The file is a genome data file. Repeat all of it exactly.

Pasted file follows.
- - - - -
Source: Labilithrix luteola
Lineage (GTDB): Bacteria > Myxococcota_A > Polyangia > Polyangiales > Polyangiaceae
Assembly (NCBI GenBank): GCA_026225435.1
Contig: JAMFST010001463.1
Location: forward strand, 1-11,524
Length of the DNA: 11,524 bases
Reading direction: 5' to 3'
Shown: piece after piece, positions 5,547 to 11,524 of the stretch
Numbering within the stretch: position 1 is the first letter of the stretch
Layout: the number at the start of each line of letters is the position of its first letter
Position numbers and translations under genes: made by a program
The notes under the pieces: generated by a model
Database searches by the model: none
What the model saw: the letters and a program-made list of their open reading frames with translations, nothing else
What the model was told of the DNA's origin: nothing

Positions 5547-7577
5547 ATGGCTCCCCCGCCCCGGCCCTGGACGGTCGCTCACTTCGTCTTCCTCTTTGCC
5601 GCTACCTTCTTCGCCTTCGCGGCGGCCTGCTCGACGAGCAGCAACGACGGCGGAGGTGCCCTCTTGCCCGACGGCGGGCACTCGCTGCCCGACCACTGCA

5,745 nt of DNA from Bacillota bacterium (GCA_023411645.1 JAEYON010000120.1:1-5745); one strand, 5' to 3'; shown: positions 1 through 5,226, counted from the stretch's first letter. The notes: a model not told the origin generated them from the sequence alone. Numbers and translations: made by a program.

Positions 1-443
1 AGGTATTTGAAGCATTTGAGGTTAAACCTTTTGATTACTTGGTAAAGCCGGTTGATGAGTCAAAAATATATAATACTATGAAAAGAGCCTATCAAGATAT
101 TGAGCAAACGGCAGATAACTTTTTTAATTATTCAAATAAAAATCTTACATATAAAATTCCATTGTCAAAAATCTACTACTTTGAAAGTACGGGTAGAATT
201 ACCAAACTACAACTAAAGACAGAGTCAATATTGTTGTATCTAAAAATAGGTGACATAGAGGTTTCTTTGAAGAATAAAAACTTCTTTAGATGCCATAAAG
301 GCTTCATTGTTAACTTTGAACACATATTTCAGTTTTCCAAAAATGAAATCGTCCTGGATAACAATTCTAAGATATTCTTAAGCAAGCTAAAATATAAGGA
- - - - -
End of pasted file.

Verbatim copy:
Source: Labilithrix luteola
Lineage (GTDB): Bacteria > Myxococcota_A > Polyangia > Polyangiales > Polyangiaceae
Assembly (NCBI GenBank): GCA_026225435.1
Contig: JAMFST010001463.1
Location: forward strand, 1-11,524
Length of the DNA: 11,524 bases
Reading direction: 5' to 3'
Shown: piece after piece, positions 5,547 to 11,524 of the stretch
Numbering within the stretch: position 1 is the first letter of the stretch
Layout: the number at the start of each line of letters is the position of its first letter
Position numbers and translations under genes: made by a program
The notes under the pieces: generated by a model
Database searches by the model: none
What the model saw: the letters and a program-made list of their open reading frames with translations, nothing else
What the model was told of the DNA's origin: nothing

Positions 5547-7577
5547 ATGGCTCCCCCGCCCCGGCCCTGGACGGTCGCTCACTTCGTCTTCCTCTTTGCC
5601 GCTACCTTCTTCGCCTTCGCGGCGGCCTGCTCGACGAGCAGCAACGACGGCGGAGGTGCCCTCTTGCCCGACGGCGGGCACTCGCTGCCCGACCACTGCA

5,745 nt of DNA from Bacillota bacterium (GCA_023411645.1 JAEYON010000120.1:1-5745); one strand, 5' to 3'; shown: positions 1 through 5,226, counted from the stretch's first letter. The notes: a model not told the origin generated them from the sequence alone. Numbers and translations: made by a program.

Positions 1-443
1 AGGTATTTGAAGCATTTGAGGTTAAACCTTTTGATTACTTGGTAAAGCCGGTTGATGAGTCAAAAATATATAATACTATGAAAAGAGCCTATCAAGATAT
101 TGAGCAAACGGCAGATAACTTTTTTAATTATTCAAATAAAAATCTTACATATAAAATTCCATTGTCAAAAATCTACTACTTTGAAAGTACGGGTAGAATT
201 ACCAAACTACAACTAAAGACAGAGTCAATATTGTTGTATCTAAAAATAGGTGACATAGAGGTTTCTTTGAAGAATAAAAACTTCTTTAGATGCCATAAAG
301 GCTTCATTGTTAACTTTGAACACATATTTCAGTTTTCCAAAAATGAAATCGTCCTGGATAACAATTCTAAGATATTCTTAAGCAAGCTAAAATATAAGGA